‘We are committed to ensuring services and treatments are available to treat and prevent post-traumatic stress injuries’
Alberta is investing $4.5 million over the next three years in non-profit organizations and researchers working to support mental health treatment for first responders.
“First responders put their lives on the line every day to protect Albertans and we are committed to ensuring services and treatments are available to treat and prevent post-traumatic stress injuries,” said Jason Copping, minister of labour and immigration. “This grant program will fund non-profit organizations and researchers to improve the programs and ensure supports are available.”
Grants totaling $1.5 million per year will be awarded to non-profit organizations and researchers working to prevent mental injuries, eliminate the stigma around the issue and, overall, improve first responders’ mental health.
Applications to the Supporting Psychological Health in First Responders grant will be open until Sept. 20.
Standing to benefit from the investment are:
- More than 14,000 full-time, part-time, casual and volunteer firefighters, about 80 per cent of whom are volunteers.
- More than 7,500 police officers.
- More than 9,400 paramedics.
- More than 770 sheriffs.
- More than 1,500 corrections officers.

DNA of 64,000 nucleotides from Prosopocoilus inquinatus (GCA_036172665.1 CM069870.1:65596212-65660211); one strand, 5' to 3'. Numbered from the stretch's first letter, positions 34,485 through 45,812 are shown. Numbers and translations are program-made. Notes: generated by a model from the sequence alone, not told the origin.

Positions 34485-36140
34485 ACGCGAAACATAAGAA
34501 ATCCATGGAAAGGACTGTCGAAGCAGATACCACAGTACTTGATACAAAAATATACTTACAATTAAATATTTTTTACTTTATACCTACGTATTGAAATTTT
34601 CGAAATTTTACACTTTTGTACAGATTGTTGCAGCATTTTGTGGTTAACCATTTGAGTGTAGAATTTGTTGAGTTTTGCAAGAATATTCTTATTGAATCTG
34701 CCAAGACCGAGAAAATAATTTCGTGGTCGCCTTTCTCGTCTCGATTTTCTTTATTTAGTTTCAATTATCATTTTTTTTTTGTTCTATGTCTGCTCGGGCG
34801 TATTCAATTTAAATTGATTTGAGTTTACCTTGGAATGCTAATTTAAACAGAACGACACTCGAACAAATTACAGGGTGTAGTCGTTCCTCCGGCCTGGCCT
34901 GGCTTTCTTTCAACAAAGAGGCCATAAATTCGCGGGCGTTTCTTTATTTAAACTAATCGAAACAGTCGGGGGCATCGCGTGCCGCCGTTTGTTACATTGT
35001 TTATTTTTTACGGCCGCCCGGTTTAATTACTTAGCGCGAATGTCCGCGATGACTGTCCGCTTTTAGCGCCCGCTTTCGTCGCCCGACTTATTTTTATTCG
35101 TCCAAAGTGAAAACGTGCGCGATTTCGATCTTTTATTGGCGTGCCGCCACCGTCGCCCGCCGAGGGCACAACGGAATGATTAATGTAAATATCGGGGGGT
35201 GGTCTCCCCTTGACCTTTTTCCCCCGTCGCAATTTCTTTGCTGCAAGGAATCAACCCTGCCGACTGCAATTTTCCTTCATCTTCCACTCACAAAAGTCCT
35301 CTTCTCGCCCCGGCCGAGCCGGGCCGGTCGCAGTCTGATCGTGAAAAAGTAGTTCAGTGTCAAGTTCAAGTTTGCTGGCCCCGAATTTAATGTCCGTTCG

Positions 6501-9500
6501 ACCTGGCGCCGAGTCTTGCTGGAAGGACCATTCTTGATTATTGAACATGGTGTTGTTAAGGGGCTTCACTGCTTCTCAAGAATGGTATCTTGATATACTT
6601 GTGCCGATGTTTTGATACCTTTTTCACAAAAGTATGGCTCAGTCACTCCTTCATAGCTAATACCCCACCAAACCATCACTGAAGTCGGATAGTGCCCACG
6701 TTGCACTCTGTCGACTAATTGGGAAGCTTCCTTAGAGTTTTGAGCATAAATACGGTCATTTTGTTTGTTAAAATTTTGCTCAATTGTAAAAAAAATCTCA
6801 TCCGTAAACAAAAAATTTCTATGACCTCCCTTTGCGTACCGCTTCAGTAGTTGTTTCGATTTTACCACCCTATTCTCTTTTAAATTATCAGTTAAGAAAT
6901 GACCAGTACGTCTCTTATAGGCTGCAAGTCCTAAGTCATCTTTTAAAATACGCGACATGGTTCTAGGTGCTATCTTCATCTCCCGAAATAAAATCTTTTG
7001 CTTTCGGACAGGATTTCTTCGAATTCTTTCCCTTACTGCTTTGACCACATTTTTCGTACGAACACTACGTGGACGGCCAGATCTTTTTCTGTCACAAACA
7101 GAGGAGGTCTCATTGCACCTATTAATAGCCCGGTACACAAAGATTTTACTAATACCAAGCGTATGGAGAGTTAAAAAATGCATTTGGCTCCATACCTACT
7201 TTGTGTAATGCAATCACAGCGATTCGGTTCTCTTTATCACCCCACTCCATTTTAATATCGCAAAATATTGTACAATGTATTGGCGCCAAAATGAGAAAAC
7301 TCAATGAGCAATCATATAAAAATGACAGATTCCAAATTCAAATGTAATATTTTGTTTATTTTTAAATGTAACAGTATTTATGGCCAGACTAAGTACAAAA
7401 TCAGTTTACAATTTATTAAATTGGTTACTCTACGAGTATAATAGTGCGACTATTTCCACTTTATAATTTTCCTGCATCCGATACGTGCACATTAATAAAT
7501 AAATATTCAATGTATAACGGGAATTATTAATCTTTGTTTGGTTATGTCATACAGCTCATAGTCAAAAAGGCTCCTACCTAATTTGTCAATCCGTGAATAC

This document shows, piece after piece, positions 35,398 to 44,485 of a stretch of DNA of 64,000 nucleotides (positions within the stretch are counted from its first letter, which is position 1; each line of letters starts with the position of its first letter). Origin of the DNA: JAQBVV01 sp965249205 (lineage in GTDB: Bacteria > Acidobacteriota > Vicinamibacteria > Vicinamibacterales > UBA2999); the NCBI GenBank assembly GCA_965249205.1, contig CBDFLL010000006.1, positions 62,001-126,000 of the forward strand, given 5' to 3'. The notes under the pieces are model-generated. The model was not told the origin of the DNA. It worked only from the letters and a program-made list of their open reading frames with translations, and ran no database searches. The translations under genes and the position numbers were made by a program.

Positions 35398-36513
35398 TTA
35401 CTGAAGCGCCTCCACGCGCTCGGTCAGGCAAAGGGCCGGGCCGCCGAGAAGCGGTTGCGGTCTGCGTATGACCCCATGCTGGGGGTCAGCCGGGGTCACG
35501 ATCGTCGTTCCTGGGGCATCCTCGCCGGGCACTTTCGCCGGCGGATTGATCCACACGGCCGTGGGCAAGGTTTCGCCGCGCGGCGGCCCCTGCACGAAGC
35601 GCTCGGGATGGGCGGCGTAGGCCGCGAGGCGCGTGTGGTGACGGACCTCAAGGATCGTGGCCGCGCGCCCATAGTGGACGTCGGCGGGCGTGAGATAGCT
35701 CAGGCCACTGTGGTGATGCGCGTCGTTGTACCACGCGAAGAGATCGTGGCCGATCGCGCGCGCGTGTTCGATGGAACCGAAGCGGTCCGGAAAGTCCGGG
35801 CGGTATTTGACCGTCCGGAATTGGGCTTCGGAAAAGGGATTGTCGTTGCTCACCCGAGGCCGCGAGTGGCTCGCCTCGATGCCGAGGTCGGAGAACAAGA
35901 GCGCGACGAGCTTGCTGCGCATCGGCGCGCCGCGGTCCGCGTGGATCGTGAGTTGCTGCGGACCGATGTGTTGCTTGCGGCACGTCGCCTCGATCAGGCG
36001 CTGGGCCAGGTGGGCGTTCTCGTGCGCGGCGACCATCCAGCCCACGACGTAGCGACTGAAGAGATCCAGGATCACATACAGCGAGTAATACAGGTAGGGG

Police and paramedics welcomed the investment.
“It is important we keep first responders as healthy as possible so they can continue to protect the citizens of our province each day. Investing in leading-edge and evidence-based programs will ensure our members get the best possible care when they need it most,” said Dale McFee, president, Alberta Association of Chiefs of Police. “We strive to continually get better and this can only be done through proper research and listening to those officers affected by PTSI.”
“As most Albertans know, paramedics are the ones who meet you in some of the worst moments you’ll ever experience; but what many don’t realize is that paramedics can relive those moments over and over with every call,” said Dusty Schlitter, president, Alberta College of Paramedics. “We are grateful for this commitment of additional mental health resources and see this as a crucial acknowledgement of this extensive and complex condition in the first response community.”
From 2014 to 2018, there were 450 Workers’ Compensation Board (WCB) claims for first responders related to post-traumatic stress injuries, costing more than $55 million, said the government.
In May, an ADP Canada study found that 45 per cent of workers across all industries say their employer is providing employees with additional mental health resources amid the pandemic, and 46 per cent of frontline workers in the healthcare industry say they are getting that benefit.
In July, Morneau Shepell found that employees’ mental health is affected by the quality of support they get from their employers.